“IT Chapter Two” Review: Fun, Creepy, and Messy

By Angela Kight

Photo credit to Warner Bros.

Photo credit to Warner Bros.

After the major success of “IT,” there was no doubt that “IT Chapter Two” would be a highly anticipated blockbuster this year. “IT Chapter Two” floated to No.1 at the box office in its first weekend with $91 million in North America. The film, directed by Andy Muschietti, is a continuation of the prequel and is strategically executed with scary scenes complemented by comic relief. Although the film has garnered a lot of buzz, however, it is a less than decent successor to its first film.

When “IT Chapter Two” begins, the Losers are called back to Derry, Maine 27 years later. The film reintroduces the group of misfit teenagers as adults played by an impressive cast: Richie (Bill Hader) is a well-known standup comic; Bill (James McAvoy) is a bestselling author; Eddie (James Ransone) is a financial advisor in New York; Ben (Jay Ryan) is an architect; Beverly (Jessica Chastain) is a successful fashion designer; Mike (Isaiah Mustafa) never left Derry and calls everyone back home. Stan (Andy Bean) is the only Loser who doesn’t make it back to Derry and never faces Pennywise.

The biggest weakness of the film is the lack of chemistry between the adult Losers. In the first movie, the Losers promised to be there for one another if “It” ever returned. And while the Losers were supposed to believe in that strong, everlasting friendship they had as teens, it never fully comes to fruition when they’re adults. The adults don’t show the same love and eagerness to stand together to defeat “It” as they did when they were teens. The first movie was filled with a youthful energy and determination, but sequel focuses more on the bleakness of adulthood and how the Losers must overcome their trauma together.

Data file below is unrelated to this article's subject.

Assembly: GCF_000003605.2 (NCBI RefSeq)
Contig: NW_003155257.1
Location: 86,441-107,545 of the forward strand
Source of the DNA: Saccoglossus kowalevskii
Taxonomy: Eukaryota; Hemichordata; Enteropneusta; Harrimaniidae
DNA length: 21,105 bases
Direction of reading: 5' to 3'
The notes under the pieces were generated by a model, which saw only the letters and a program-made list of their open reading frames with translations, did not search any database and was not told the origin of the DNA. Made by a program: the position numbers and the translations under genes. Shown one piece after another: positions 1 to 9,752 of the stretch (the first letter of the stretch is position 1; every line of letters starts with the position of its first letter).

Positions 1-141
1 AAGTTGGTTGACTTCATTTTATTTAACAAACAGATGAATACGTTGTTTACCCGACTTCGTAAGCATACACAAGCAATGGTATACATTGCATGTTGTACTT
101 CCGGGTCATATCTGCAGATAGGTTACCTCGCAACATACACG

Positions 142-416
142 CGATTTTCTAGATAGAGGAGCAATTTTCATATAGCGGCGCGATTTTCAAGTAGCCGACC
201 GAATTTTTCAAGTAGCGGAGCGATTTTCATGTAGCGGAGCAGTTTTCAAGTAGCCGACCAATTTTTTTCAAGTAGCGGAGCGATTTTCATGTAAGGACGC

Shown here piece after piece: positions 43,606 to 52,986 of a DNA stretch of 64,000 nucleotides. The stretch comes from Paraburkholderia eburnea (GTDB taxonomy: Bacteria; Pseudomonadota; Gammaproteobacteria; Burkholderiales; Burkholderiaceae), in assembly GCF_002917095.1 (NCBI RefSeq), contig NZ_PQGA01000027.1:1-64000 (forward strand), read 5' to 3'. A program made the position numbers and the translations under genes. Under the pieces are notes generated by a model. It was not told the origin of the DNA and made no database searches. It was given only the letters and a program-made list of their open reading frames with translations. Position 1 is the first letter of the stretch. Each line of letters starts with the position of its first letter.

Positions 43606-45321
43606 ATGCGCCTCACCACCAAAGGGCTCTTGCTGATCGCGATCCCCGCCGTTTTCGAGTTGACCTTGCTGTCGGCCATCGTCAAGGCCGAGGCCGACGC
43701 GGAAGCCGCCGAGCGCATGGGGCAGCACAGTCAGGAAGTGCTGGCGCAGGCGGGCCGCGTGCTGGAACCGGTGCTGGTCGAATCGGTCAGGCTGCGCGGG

The film, in a nutshell, can be described as a horror-comedy. The creepiest scenes often cut to comical scenes in an instant, relieving you of the dreadful feeling in the pit of your stomach. One of the funniest parts of the movie happens during a battle with Pennywise, when Eddie and Richie run into three doors labeled “scary,” “very scary,” and “not scary at all.” They open the “not scary at all” door and are greeted by an adorable Pomeranian. They admire and coo at the puppy until it turns into a ravenous CGI monster. The comic relief is executed well throughout the movie, but in scenes that are meant to be tense and climactic such as this one, the comedy takes away from the horror. With the film being labeled a horror film, the horror element feels secondary at times. In horror-comedies, comic relief gives viewers a chance to catch their breath, helping intensify the horror. But with so many jokes and one-liners, the film takes away too much of the scare factor. 


“IT Chapter Two” has some great scares, but at nearly three hours long, it lacks real nerve-rattling scares. The film feels as though Muschietti was going for more creepy themes than scary; Beverly fleeing a naked, goofy-looking, giant, old woman is unnerving, but it doesn’t make you jump in your seat. If you’re expecting a horror show, prepare to be disappointed. But if you let the movie express itself as a horror-comedy, you’ll experience an entertaining story that is easy to enjoy.